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Wednesday, April 29, 2009

AASR Valley of Chicago To Build New HQ

The Scottish Rite Valley of Chicago has announced the finalization of plans for their new headquarters in Bloomingdale, Illinois. Building Design and Construction magazine features an article about the new building on its website. According to the story, construction will be completed by next year. The 62,000 square foot facility will include a 250 seat auditorium, a 90-seat lodge hall, dining room, bar, game room, library, museum, learning center, offices, and a board room. A two-story gallery will feature embossed copper medallions embedded in the floor, symbolizing the 33 degrees.

The Legat Architects website features more renderings of the design.

The Valley's executive secretary is quoted in the article as saying, “The new headquarters of the Scottish Rite Valley of Chicago will be a stupendous monument of architecture." It is perhaps worth looking at the building they moved out of in 1996.


  1. That's no stupendous monument of architecture. I'm sorry, but that thing looks like a community arts center.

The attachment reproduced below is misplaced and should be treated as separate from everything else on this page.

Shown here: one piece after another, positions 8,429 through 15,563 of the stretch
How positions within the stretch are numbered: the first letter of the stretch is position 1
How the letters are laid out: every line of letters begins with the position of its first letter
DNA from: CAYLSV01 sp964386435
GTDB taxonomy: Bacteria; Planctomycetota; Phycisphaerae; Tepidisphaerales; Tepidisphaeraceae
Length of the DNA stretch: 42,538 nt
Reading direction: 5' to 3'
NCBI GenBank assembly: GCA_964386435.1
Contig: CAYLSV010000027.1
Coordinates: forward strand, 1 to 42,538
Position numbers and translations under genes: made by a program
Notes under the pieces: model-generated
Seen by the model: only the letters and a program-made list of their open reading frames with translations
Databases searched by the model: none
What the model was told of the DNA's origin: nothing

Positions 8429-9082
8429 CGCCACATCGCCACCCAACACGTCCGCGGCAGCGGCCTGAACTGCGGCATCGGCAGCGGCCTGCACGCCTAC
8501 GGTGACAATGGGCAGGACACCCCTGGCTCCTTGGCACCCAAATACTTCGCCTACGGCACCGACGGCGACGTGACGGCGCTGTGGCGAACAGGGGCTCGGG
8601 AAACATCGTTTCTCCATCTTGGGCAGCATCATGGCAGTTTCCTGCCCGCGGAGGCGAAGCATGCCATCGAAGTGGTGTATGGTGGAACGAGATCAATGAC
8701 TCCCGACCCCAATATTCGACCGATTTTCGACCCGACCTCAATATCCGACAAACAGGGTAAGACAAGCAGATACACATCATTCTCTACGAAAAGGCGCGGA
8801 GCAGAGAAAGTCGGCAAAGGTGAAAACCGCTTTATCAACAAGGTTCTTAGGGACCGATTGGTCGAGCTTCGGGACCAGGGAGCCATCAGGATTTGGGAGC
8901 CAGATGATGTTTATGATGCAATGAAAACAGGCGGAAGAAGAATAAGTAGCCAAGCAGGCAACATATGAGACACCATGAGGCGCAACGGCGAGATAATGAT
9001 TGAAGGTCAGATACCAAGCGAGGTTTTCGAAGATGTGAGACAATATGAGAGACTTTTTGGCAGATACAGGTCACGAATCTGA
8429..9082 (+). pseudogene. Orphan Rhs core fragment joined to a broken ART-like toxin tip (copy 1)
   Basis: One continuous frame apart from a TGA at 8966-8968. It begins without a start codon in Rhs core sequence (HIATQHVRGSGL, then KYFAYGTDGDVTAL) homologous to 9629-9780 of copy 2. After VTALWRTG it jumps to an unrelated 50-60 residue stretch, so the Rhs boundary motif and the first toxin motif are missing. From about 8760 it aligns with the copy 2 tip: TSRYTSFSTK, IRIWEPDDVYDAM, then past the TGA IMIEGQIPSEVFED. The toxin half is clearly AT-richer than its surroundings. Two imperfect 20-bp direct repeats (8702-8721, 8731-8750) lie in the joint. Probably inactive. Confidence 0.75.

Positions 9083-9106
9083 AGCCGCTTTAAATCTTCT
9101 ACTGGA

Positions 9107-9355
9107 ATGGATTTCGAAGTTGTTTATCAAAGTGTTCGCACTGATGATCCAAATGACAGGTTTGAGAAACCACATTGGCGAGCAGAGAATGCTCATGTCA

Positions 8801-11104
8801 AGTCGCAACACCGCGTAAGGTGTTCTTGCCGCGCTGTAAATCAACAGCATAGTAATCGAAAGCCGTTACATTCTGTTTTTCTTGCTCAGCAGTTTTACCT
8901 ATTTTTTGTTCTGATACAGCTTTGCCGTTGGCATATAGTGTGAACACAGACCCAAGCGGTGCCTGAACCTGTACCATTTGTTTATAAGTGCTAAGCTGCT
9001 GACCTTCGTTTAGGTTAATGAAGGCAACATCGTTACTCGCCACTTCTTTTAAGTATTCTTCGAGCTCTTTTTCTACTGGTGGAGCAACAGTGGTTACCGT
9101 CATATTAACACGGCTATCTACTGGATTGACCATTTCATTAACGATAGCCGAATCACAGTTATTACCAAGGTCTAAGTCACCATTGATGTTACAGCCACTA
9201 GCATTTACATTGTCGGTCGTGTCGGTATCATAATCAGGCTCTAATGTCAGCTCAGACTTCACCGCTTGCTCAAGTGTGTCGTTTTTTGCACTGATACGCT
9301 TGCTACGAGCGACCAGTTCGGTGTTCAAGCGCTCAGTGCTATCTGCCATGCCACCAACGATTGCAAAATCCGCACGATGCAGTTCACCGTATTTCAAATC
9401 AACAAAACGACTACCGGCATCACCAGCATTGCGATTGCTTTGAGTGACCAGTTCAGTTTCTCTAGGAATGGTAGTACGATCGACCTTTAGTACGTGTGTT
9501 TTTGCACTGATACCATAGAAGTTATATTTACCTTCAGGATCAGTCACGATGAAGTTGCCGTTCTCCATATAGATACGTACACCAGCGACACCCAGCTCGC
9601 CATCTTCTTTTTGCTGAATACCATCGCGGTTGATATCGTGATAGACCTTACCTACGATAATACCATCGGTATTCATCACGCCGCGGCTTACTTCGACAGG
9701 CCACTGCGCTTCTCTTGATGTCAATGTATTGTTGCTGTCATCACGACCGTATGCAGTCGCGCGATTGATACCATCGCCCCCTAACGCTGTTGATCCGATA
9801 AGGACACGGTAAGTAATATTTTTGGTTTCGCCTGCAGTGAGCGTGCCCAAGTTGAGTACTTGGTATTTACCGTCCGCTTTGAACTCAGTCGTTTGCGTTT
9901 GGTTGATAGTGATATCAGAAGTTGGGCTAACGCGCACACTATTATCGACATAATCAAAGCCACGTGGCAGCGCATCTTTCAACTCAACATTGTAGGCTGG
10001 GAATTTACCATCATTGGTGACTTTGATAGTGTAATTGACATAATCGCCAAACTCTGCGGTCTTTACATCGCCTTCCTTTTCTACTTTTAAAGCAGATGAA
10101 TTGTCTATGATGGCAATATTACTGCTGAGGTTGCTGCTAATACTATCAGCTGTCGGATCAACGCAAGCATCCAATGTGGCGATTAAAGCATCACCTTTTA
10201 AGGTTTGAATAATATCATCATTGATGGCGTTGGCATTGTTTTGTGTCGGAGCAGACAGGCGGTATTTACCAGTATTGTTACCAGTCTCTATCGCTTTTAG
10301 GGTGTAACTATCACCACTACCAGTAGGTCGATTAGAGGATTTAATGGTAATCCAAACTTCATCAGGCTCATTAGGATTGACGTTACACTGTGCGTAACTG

2. Hey it's exciting that there will be a brand new building made for Masonry, the architecture isn't the greatest... but I'm sure it'll be good to have something new. It does look as if it'll make a good conference centre (for any kind of conferences).

  3. I agree. It's exciting to read that a Masonic group is actually building a facility instead of selling one.

  4. FWIW, my sole objection is to the hyperbole employed.

  5. Given a choice I would have chosen the old one.

  6. Chris beat me to the punch, but it's nice to see masonic structures going up. Whether it is my little lodge hall in west-central Flyover (120'x40') or a grand Scottish Rite home in Chicago, it beats the fact that the Valley of Toledo (Ohio) just gave up their facility because of the inabilty to keep it up.

    TMark Wamack, KYCH
    Current and Past Master of Senate Lodge #378 in Forest, Ohio

  7. I see little to brag about when you sell such a historical piece of architecture to build a non-architectural style of glass... shame, shame, shame.


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